Same as ACE 210, ENVS 210, NRES 210, and UP 210. See ACE 210.

ECON 298 - Professional Economics Internship

Supervised, on or off-campus experience in a field directly pertaining to Economics, Econometrics & Quantitative Economics, or CS+ Economics. Students will complete course requirements along with a written report and possible presentation pertaining to their internship accomplishments at the end of the internship. Approved for S/U grading only. May be repeated in separate terms to a maximum of 6 credit hours. Prerequisite: Student must have secured a professional work experience related to economics which accompanies and enhances their academics. Restricted to Economics, Econometrics, or CS+Economics majors.

ECON 302 - Inter Microeconomic Theory

Microeconomic analysis including value and distribution theory; analysis of the pricing of the factors of production integrated in a micro-general equilibrium context which builds towards explaining the resource allocation process. Prerequisite: ECON 102 or equivalent. MATH 220, MATH 221, MATH 234 or equivalent.

ECON 303 - Inter Macroeconomic Theory

The modern theory of the determination of the level and rate of growth of income, employment, output, and the price level; discusses alternate fiscal and monetary policies to facilitate full employment and economic growth. Prerequisite: ECON 102; ECON 103; and one of MATH 220, MATH 221, MATH 234.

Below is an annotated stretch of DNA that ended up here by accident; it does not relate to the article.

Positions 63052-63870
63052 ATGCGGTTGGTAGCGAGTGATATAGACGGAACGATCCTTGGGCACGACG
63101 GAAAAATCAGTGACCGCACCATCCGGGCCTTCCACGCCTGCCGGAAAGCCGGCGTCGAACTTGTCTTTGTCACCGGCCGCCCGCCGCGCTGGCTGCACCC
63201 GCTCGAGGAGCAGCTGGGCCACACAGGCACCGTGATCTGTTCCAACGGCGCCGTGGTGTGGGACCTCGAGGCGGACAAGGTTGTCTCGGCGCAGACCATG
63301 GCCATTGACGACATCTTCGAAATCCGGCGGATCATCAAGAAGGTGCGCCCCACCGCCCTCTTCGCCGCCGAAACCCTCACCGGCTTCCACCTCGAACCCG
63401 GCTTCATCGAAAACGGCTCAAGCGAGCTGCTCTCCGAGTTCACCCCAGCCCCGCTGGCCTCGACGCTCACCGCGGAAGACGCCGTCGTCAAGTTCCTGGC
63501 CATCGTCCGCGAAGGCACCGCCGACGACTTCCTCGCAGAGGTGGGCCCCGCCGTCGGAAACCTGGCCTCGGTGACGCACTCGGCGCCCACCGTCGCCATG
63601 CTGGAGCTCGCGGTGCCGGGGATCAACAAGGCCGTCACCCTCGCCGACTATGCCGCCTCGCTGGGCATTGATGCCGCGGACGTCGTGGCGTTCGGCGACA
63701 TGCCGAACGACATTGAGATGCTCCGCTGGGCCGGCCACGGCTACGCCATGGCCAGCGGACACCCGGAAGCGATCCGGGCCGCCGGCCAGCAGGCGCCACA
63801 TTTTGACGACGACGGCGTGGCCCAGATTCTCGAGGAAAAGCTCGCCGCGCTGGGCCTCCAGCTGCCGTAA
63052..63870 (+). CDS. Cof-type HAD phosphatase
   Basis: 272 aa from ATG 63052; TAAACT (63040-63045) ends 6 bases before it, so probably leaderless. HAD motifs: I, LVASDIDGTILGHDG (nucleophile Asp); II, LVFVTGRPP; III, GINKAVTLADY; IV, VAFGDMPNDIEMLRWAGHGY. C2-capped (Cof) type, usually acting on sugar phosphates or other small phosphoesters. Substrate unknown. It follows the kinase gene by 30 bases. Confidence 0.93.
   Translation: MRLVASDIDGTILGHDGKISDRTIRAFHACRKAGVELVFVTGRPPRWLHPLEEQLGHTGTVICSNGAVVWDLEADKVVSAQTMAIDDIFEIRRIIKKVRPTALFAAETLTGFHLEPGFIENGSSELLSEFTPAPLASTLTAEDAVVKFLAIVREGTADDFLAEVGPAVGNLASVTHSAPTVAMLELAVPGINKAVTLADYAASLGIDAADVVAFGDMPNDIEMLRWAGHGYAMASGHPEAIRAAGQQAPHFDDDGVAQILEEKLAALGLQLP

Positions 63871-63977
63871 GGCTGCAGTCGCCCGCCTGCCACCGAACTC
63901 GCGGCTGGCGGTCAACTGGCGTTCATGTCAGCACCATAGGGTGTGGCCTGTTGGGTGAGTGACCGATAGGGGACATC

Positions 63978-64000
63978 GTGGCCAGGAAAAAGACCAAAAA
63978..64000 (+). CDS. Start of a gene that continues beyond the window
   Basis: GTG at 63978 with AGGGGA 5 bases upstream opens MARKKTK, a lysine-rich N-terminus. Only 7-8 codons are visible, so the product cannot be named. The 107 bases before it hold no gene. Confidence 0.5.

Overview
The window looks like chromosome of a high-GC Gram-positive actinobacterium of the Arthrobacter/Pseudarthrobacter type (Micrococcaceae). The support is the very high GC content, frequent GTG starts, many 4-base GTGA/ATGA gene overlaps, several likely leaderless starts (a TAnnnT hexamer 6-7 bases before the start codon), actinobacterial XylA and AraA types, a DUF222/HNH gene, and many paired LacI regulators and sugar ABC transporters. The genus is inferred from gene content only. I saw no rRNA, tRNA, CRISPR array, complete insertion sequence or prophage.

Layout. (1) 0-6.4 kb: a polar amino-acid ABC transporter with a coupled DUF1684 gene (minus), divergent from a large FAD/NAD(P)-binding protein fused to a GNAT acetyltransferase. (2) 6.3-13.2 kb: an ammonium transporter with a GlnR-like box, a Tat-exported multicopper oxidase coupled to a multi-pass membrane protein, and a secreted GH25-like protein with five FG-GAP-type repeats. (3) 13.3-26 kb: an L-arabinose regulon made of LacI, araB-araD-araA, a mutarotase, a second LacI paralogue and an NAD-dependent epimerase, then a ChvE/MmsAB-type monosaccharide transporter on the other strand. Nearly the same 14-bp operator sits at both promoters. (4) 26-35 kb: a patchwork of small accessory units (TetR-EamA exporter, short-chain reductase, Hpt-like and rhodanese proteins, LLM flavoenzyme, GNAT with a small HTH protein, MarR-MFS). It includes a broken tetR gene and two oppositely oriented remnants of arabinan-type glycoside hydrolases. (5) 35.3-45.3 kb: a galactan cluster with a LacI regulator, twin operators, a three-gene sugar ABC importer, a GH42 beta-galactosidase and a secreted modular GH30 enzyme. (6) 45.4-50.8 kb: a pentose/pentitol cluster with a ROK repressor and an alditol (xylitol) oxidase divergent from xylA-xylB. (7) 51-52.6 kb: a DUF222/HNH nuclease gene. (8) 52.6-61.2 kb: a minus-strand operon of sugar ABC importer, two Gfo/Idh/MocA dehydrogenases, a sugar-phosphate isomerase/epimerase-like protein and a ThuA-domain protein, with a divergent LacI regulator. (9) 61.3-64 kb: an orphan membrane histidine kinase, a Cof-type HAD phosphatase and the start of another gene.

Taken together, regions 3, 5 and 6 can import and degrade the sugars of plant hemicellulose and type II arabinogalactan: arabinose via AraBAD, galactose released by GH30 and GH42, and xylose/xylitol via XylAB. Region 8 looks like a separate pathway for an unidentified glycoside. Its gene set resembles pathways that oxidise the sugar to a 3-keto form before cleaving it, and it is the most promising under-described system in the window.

ECON 399 - Advanced Undergraduate Open Seminar

Independent study course covering topics not treated by regular course offerings. This class does not satisfy departmental graduation requirements. Approved for Letter and S/U grading. May be repeated to a maximum of 8 hours. Prerequisite: Junior or senior standing; ECON 302; ECON 202.

ECON 402 - American Economic History

Survey of the history of the American economy from the colonial era to the present. Studies the features and development of the American economy and examines the watershed events that have transformed it over its history. 3 undergraduate hours. No graduate credit. Prerequisite: ECON 202; ECON 302; MATH 220/221 or other Calculus course are required.

ECON 411 - Public Sector Economics

Economic analysis of government tax and expenditure policies; topics include public good and externality theory, public choice theory, income distribution, cost-benefit analysis, principles of taxation, tax incidence, economic effects and optimal structures of major taxes, and taxation in developing economies. 3 undergraduate hours. 2 or 4 graduate hours. Prerequisite: ECON 302 or consent of instructor.

ECON 415 - Environmental Economics

Application of economic theory to topical issues such as pollution, climate change, and the environmental impacts of overpopulation. Both market-based and regulatory solutions to these problems are discussed. 3 undergraduate hours. 4 graduate hours. Prerequisite: ECON 202; ECON 302; MATH 220/MATH 221 or other Calculus course.